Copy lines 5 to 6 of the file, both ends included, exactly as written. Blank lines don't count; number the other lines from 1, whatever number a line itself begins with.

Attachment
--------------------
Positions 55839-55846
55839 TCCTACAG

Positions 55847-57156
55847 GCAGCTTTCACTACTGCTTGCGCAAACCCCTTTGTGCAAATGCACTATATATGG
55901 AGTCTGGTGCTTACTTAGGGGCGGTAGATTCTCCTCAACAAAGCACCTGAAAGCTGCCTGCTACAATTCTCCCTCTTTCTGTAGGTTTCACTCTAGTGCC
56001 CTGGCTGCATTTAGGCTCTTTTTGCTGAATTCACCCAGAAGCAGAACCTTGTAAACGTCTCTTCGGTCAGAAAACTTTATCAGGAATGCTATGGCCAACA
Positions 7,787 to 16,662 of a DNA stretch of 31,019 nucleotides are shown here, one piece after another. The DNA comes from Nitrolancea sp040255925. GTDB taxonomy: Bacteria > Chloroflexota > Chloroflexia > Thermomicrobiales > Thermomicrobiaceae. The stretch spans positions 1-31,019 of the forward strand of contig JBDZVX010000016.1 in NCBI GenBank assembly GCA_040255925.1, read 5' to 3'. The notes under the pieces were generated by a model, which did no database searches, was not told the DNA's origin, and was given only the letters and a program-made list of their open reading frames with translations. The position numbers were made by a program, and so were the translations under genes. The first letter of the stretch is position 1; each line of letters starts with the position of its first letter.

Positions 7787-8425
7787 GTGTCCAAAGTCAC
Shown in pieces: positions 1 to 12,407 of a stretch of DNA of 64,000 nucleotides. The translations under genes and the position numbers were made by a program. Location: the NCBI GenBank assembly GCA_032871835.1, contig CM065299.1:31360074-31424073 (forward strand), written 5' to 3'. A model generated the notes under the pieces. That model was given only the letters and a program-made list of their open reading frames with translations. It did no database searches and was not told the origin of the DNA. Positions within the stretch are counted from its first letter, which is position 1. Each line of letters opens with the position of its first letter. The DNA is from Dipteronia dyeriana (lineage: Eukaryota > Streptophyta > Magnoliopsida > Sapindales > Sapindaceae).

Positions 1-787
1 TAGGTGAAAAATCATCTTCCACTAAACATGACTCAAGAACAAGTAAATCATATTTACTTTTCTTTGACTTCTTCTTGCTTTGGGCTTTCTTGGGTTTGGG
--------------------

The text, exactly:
55901 AGTCTGGTGCTTACTTAGGGGCGGTAGATTCTCCTCAACAAAGCACCTGAAAGCTGCCTGCTACAATTCTCCCTCTTTCTGTAGGTTTCACTCTAGTGCC
56001 CTGGCTGCATTTAGGCTCTTTTTGCTGAATTCACCCAGAAGCAGAACCTTGTAAACGTCTCTTCGGTCAGAAAACTTTATCAGGAATGCTATGGCCAACA